Books by Francisco Toledo

Released: Nov. 1, 2007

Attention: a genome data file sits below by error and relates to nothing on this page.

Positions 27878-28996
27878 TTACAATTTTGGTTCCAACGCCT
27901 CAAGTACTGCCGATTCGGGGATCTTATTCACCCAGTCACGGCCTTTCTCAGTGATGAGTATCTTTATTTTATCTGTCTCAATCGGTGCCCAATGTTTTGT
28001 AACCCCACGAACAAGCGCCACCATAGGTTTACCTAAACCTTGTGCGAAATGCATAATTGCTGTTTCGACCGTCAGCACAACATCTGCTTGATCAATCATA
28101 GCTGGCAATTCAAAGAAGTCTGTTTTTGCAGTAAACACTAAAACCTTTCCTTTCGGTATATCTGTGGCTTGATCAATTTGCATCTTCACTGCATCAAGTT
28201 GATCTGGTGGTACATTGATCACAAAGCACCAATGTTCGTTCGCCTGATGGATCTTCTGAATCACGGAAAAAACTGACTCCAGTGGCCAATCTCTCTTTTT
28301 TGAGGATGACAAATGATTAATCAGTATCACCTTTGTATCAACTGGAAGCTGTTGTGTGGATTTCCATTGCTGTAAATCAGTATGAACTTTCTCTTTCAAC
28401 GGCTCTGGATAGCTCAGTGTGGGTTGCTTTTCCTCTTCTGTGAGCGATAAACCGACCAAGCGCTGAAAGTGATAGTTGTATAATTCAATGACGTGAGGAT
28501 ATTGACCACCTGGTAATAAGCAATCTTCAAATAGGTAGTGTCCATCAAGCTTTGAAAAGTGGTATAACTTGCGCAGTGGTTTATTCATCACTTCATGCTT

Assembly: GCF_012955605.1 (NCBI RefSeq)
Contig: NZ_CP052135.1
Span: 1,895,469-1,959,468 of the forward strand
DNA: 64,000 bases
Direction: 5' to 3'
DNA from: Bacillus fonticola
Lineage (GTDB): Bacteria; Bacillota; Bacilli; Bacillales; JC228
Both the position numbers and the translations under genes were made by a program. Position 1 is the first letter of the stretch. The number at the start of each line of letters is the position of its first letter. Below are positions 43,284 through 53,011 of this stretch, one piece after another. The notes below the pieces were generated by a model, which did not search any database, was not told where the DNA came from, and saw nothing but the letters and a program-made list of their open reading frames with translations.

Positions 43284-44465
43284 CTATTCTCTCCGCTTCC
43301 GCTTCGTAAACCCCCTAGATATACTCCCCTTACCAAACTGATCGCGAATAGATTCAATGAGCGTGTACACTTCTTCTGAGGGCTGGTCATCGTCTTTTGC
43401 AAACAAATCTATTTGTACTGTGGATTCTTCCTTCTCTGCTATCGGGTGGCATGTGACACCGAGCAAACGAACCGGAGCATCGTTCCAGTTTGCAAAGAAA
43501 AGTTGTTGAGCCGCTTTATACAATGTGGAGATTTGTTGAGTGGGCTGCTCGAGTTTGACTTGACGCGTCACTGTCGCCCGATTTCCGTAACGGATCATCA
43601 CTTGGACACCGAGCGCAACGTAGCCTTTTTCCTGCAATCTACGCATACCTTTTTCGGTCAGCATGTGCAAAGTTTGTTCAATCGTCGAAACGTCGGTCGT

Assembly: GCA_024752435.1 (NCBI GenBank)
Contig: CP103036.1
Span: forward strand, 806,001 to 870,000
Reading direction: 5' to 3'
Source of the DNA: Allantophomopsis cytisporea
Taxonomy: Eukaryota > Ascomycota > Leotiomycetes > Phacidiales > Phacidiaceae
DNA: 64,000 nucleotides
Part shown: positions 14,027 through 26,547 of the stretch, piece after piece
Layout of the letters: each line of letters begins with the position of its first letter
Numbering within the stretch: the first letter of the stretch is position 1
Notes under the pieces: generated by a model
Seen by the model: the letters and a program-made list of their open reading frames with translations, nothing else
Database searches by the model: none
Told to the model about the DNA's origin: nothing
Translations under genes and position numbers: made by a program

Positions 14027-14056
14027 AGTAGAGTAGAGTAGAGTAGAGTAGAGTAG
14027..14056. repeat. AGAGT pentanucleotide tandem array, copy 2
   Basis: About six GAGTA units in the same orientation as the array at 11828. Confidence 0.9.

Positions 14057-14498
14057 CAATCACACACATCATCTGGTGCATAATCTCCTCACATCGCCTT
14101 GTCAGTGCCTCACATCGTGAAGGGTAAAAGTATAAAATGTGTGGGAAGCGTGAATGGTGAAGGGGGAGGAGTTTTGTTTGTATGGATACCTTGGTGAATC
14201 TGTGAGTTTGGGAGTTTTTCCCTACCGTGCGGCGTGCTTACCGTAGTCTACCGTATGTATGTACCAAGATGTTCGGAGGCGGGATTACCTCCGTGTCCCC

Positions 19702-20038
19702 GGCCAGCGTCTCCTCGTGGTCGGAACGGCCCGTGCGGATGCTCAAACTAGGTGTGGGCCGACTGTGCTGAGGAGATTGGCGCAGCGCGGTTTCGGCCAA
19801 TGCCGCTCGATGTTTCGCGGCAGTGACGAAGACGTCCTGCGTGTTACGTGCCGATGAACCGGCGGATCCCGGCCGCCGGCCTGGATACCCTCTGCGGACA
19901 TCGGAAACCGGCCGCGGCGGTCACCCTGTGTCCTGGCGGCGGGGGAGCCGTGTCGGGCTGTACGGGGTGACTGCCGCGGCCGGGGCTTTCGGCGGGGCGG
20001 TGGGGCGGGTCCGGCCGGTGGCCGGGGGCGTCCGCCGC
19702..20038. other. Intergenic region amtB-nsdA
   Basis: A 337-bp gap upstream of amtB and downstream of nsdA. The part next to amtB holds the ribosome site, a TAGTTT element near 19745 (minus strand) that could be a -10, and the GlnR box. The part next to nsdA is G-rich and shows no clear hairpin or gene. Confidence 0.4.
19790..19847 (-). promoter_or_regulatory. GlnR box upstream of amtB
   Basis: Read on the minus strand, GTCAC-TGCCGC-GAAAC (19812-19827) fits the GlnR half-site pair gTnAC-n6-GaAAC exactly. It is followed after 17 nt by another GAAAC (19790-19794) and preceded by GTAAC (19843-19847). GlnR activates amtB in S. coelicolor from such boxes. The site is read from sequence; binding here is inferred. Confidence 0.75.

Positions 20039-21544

Taking her father's eerie engravings featuring Death jumping rope with Man and various animals as inspiration, the writer spins an original story that has a traditional rhythm. When people and animals threaten to overpopulate the earth, Death tries to fix the problem by daring everyone to jump rope with her. First winning Man's shoes and then conquering all the rest of the animals with her immortality, Death is finally tricked by the lowly grasshopper. Originally written in Zapotec, an indigenous language spoken in Oaxaca, Mexico and published in Mexico in a bilingual version including the Spanish text, this version features English and Spanish texts that both read well, although the rhyming sections are often quite different. Toledo is a well-known Oaxacan artist, and his powerful prints are not for the faint-of-heart. The earthy colors, the sense of movement and the unusual images of Death provide a sophisticated visual experience, and the story invites oral activities and dramatic play. In the hands of a creative teacher or librarian, this could be a strong starting point for an exploration of the symbolic image of Death in different cultures. (Picture book. 8-12)Read full book review >